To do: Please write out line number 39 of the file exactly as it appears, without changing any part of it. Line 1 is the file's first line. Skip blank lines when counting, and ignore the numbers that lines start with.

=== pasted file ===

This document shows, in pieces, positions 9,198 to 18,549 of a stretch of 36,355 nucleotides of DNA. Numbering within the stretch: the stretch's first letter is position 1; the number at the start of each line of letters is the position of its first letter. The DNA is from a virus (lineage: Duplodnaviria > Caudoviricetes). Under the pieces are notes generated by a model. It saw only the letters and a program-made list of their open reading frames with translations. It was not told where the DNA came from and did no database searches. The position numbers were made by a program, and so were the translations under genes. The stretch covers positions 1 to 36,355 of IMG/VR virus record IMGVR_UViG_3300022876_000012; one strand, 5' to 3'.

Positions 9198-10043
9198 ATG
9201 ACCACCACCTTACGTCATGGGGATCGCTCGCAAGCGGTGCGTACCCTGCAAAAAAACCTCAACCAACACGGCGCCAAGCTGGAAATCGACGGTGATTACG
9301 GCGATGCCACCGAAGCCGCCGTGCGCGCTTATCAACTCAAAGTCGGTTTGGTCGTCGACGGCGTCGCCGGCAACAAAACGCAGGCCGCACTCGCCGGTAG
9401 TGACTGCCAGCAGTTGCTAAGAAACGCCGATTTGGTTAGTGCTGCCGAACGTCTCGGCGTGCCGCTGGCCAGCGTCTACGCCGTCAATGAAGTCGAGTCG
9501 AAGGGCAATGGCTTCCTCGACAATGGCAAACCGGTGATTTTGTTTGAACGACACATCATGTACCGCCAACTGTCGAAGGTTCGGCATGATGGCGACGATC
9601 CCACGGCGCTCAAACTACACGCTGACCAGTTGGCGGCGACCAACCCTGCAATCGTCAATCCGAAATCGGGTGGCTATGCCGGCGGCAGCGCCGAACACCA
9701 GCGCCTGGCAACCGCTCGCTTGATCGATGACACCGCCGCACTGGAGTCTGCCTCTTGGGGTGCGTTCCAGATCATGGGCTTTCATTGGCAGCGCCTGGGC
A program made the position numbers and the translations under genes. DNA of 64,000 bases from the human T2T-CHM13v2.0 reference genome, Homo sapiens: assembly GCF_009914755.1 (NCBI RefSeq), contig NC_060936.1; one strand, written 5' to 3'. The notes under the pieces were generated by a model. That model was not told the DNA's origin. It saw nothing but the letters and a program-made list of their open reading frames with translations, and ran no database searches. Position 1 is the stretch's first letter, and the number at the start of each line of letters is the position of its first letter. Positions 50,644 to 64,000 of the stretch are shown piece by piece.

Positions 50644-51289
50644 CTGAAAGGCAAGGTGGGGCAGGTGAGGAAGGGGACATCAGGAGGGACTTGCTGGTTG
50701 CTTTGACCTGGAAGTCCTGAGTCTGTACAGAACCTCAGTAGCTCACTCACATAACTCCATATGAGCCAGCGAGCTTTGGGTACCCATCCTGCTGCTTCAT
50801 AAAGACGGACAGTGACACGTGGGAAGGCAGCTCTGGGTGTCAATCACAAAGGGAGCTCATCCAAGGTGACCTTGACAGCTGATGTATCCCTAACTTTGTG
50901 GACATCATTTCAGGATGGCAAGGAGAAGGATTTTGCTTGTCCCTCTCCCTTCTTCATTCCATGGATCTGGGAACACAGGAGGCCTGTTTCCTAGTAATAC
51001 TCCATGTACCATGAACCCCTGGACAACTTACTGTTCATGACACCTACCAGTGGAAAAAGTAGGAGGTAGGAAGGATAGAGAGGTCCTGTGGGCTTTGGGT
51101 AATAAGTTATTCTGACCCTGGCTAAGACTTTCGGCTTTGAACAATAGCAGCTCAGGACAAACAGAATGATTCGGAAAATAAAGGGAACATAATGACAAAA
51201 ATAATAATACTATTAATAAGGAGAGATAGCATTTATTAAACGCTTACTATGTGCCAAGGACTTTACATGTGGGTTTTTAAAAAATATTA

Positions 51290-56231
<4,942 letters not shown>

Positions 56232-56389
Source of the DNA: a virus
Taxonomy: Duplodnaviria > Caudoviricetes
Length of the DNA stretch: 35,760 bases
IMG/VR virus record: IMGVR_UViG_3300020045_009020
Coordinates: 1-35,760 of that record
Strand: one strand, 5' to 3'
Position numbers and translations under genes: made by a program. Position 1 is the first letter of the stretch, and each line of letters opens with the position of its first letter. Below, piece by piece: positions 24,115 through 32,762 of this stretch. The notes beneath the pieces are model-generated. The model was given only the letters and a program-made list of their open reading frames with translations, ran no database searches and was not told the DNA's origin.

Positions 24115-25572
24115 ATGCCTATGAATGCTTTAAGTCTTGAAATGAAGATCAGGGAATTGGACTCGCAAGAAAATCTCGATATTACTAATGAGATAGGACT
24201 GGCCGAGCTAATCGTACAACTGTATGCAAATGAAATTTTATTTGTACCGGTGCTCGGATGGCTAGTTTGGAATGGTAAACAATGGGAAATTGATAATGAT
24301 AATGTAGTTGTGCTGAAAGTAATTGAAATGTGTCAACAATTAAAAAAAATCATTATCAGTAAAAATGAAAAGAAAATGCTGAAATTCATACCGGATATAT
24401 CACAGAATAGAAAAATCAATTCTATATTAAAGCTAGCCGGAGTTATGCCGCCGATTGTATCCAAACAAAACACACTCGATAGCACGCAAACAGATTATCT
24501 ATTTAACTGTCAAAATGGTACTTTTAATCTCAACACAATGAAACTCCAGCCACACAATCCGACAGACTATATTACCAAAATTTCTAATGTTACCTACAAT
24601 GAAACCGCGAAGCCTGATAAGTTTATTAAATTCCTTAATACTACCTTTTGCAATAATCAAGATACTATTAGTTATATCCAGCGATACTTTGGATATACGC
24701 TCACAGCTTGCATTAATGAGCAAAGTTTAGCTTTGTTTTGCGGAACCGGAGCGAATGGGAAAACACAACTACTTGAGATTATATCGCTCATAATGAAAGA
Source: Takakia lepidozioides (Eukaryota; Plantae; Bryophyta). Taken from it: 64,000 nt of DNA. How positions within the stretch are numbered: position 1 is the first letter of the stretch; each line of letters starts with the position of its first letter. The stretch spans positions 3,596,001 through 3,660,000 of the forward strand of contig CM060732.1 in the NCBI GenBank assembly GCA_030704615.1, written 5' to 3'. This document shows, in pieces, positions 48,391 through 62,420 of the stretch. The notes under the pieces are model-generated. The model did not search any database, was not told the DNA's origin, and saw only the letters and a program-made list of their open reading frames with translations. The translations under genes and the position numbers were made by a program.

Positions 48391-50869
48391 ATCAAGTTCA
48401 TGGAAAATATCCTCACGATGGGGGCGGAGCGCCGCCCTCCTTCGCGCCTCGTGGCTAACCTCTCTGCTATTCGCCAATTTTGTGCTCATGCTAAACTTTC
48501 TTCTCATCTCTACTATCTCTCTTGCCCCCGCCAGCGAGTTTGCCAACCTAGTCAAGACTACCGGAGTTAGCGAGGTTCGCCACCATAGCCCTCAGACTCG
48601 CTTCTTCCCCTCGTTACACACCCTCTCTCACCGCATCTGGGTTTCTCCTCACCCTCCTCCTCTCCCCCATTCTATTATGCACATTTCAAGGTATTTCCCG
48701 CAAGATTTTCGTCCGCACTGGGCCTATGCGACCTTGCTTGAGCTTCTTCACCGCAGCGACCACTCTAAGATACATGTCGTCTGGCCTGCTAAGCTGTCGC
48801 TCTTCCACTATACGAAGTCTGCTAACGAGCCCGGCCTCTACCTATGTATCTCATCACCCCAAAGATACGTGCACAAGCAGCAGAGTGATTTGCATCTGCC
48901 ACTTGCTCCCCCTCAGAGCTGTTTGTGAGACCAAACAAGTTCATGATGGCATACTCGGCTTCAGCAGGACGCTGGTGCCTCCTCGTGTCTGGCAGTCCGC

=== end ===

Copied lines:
48391 ATCAAGTTCA